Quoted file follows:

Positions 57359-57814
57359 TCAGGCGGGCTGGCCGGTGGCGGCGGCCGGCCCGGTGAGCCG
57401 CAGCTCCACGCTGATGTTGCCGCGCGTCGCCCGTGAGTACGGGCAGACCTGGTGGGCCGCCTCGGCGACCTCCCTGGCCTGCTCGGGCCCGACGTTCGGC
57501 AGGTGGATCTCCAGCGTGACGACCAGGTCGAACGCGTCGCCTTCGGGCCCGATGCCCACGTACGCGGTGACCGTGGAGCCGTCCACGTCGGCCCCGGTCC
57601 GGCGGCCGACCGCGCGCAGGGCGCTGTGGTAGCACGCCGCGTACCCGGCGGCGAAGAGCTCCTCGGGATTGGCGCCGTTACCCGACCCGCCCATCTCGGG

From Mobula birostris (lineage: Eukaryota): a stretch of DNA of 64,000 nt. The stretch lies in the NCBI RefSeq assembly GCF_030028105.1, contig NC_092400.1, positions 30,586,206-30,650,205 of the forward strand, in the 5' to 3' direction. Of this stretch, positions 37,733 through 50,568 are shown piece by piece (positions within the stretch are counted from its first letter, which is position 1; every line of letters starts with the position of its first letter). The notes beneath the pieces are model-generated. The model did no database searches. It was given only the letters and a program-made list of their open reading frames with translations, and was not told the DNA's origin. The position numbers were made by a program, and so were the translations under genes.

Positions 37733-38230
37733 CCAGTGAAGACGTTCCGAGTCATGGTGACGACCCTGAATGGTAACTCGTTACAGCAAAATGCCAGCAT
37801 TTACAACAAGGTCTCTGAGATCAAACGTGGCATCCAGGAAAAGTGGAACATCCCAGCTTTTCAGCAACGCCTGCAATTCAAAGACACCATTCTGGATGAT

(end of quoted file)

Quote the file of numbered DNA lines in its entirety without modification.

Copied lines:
Positions 57359-57814
57359 TCAGGCGGGCTGGCCGGTGGCGGCGGCCGGCCCGGTGAGCCG
57401 CAGCTCCACGCTGATGTTGCCGCGCGTCGCCCGTGAGTACGGGCAGACCTGGTGGGCCGCCTCGGCGACCTCCCTGGCCTGCTCGGGCCCGACGTTCGGC
57501 AGGTGGATCTCCAGCGTGACGACCAGGTCGAACGCGTCGCCTTCGGGCCCGATGCCCACGTACGCGGTGACCGTGGAGCCGTCCACGTCGGCCCCGGTCC
57601 GGCGGCCGACCGCGCGCAGGGCGCTGTGGTAGCACGCCGCGTACCCGGCGGCGAAGAGCTCCTCGGGATTGGCGCCGTTACCCGACCCGCCCATCTCGGG

From Mobula birostris (lineage: Eukaryota): a stretch of DNA of 64,000 nt. The stretch lies in the NCBI RefSeq assembly GCF_030028105.1, contig NC_092400.1, positions 30,586,206-30,650,205 of the forward strand, in the 5' to 3' direction. Of this stretch, positions 37,733 through 50,568 are shown piece by piece (positions within the stretch are counted from its first letter, which is position 1; every line of letters starts with the position of its first letter). The notes beneath the pieces are model-generated. The model did no database searches. It was given only the letters and a program-made list of their open reading frames with translations, and was not told the DNA's origin. The position numbers were made by a program, and so were the translations under genes.

Positions 37733-38230
37733 CCAGTGAAGACGTTCCGAGTCATGGTGACGACCCTGAATGGTAACTCGTTACAGCAAAATGCCAGCAT
37801 TTACAACAAGGTCTCTGAGATCAAACGTGGCATCCAGGAAAAGTGGAACATCCCAGCTTTTCAGCAACGCCTGCAATTCAAAGACACCATTCTGGATGAT